The weird thing is, I’ve never liked U2. From the few short clips I’d seen, Bono seemed arrogant and intentionally obtuse. Pictures of U2 concerts ... Read More
This is but one of the legends of which the people speak…
It had been four years since the last real Zelda game (A Link Between Worlds) and six years since the last full console Zelda game (Skyward Sword). I was eager to return to Hyrule. My body was ready.
And Nintendo knew what they were doing—they whetted my appetite for four years, releasing preview images and extensive gameplay videos. Sprawling and open-world, this was going to be something new, unlike any Zelda game before. I devoured it all, preparing for something exciting and different—and finally, Breath of the Wild arrived!
And then I cooked virtual food.
There are a thousand things to do in The Legend of Zelda: Breath of the Wild, but this one is so simple that it doesn’t even qualify as a mini-game. Here’s how it works: when Link is near a campfire, open your inventory and pick your ingredients. The peppers you picked from that bush, for example, or the poultry you purchased from that trader. Or maybe the Hyrule Bass from when you grabbed that fish right out of the water like a boss.
Cook them over the fire and see what new dish or elixir is now in your inventory, and what health and abilities it supplies when you eat it.
I don’t know why such a simple game mechanic is so satisfying to me, but collecting ingredients and preparing these culinary power-ups takes up a good bit of my gameplay.
I’m going somewhere with this.
Hutchmoot 2016 included a great session about originality and “stealing like an artist.” Chris Yokel summed up his part of the session here.
Here’s my brief, paraphrased recap: instead of trying to develop a unique artistic voice, immerse yourself in the art that you love. Over time, your voice will develop as a fresh but familiar creation informed by, expanding on, and remixing those influences.
But Link’s adventure is helping me see how that idea holds true not only for creators but for individual stories as well. Because as different as this game is, there’s something astonishingly… familiar about it.
The Legend of Zelda has always embraced the remix concept. Every Zelda game includes a version of the classic “hero’s journey” (itself a remix concept), with the young but determined Link and the noble Princess Zelda in a battle against evil (often in the form of Gannon). Along the way, Link rides his steed, Epona, to Kakariko Village and the Great Fairy Fountain. He trades with Beedle and discovers the Triforce.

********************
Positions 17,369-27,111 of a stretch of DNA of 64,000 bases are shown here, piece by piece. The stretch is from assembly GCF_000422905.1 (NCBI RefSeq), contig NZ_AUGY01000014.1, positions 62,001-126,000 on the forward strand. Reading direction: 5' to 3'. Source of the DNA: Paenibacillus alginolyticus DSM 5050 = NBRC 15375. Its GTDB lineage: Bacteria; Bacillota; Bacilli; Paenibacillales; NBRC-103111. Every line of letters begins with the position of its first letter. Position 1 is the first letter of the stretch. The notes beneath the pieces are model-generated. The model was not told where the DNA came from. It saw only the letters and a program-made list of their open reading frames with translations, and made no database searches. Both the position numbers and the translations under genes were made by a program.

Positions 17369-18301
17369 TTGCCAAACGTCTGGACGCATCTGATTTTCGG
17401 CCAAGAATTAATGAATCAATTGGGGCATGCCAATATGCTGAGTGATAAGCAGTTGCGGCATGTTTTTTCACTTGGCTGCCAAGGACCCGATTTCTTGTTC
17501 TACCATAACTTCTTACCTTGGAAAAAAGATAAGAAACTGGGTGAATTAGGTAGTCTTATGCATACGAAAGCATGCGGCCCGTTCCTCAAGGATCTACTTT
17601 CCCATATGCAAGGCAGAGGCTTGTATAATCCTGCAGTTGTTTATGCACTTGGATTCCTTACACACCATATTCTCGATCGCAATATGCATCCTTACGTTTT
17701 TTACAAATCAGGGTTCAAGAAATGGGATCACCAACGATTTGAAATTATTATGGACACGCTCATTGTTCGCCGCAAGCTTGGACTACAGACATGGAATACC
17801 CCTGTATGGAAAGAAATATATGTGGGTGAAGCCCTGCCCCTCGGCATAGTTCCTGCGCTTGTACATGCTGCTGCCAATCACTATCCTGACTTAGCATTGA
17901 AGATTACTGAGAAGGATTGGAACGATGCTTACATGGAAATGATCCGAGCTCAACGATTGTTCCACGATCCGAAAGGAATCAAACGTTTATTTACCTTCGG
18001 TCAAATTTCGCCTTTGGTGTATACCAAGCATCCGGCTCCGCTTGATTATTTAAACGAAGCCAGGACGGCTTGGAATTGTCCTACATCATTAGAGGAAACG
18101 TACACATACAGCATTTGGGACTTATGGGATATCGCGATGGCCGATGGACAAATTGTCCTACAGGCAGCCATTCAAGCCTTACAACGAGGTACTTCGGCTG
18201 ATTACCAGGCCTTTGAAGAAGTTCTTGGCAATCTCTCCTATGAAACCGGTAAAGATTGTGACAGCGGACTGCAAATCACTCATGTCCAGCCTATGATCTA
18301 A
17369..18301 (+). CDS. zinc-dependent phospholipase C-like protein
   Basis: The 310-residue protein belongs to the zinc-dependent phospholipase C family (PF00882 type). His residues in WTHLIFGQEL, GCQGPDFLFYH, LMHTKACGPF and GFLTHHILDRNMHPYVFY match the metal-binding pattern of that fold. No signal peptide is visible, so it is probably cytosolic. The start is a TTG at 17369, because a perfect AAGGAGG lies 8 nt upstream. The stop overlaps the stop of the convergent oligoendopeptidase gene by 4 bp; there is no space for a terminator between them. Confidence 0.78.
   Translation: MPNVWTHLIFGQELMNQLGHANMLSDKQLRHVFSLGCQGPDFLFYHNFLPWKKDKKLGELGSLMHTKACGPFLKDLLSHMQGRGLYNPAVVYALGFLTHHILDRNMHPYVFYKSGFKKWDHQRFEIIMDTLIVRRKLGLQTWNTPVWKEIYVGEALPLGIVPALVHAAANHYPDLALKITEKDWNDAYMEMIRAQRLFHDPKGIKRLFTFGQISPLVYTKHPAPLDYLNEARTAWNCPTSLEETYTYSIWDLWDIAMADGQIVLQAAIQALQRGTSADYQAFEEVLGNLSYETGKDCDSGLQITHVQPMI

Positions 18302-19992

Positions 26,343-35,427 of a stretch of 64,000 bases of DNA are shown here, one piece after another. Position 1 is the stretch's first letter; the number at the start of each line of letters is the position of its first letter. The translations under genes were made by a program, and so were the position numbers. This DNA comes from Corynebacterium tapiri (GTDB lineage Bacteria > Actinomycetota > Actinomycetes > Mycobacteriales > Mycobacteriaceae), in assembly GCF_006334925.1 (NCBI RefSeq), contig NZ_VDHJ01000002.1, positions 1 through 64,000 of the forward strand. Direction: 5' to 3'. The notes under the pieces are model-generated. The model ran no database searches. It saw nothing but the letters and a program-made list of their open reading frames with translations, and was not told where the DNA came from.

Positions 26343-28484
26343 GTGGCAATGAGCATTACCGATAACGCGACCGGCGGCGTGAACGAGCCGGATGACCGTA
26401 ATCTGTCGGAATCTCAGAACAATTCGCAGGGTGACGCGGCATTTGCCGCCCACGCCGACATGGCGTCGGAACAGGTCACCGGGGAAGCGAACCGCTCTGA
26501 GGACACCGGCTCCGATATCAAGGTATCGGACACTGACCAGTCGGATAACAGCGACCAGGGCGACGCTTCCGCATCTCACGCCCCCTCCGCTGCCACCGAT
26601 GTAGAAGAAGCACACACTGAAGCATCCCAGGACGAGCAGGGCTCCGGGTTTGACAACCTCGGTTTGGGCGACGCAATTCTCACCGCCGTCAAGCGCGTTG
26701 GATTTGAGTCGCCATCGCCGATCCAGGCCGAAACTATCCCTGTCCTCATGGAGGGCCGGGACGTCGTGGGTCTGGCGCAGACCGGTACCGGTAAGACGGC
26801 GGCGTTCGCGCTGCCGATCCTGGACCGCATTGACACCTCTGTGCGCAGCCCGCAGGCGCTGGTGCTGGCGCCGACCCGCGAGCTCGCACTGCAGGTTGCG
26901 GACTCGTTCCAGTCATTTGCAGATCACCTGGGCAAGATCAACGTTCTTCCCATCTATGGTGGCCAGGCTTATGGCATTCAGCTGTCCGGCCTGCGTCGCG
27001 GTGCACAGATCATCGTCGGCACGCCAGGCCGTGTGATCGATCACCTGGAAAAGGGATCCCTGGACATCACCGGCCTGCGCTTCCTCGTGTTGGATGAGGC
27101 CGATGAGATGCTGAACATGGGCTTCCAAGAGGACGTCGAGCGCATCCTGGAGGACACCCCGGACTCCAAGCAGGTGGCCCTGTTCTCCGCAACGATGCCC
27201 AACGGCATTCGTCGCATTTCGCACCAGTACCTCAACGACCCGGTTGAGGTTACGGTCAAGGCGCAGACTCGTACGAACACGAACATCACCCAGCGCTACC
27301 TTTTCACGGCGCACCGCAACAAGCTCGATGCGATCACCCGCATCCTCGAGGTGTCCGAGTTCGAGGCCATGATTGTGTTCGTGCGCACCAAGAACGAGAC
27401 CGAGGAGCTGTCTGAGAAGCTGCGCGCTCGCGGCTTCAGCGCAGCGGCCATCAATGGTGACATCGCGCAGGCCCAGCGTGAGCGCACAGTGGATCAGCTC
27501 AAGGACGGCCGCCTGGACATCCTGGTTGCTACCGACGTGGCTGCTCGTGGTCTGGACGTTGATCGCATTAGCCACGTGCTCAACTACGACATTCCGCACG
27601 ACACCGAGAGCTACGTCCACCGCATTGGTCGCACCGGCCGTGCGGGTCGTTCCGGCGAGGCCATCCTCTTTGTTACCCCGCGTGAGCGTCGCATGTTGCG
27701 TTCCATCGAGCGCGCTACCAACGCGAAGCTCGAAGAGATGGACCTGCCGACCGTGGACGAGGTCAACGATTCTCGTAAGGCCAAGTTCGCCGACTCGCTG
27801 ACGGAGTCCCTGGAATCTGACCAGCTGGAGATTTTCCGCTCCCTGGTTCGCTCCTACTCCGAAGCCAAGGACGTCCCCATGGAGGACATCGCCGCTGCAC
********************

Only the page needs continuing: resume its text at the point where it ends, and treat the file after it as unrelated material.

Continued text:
All of these elements would be familiar enough, but they are mixed with gameplay and storytelling that explores the earliest Nintendo games and the most recent console and PC games. This is a series getting back to its roots, and the original Legend of Zelda game (1986) was a wilder, less structured animal. Trying to emulate that early format in a new generation brings Zelda into the territory of recent open-world games like Skyrim and The Witcher 3, and I’ve heard comparisons to Minecraft as well. Plus, this is by far the Zelda game that feels most influenced by Japanese culture… and is this just me, or do the shrines feel a little like lightweight Portal levels?
This is a game with a lot of texture.
Storytelling experts often instruct me to hone in on the heart of what my stories are about. Marketing experts have taught me to find concise pitch-lines to describe my stories. They’re not wrong, but I have sometimes limited myself by being shortsighted in my pursuit of those things.
Breath of the Wild is not about one thing. It’s a dish. You can call a dish by it’s name—Spicy Meat and Seafood Fry—but to get there, you need all the ingredients, like meat and peppers. And the great thing about a dish—or a video game—is that the combination makes it more than the sum of its parts.
In my own storytelling, I’m taking the time to collect a lot of ingredients and test some recipes, because I want my next story to be as textured and complex and delicious as Breath of the Wild.
I also want to hear what you think. Are there dangers to complexity? How do your favorite stories combine their ingredients in unique ways? And what are your favorite parts of Breath of the Wild, or of the Zelda series in general?
Let’s discuss in the comments below!
Jonny Jimison is a talented cartoonist and graphic novelist. In addition to a long history of web-based cartoons, he's the author of Dragon Lord Saga series of graphic novels, including Martin & Marco and The River Fox. Jonny lives and works in Jacksonville, Florida.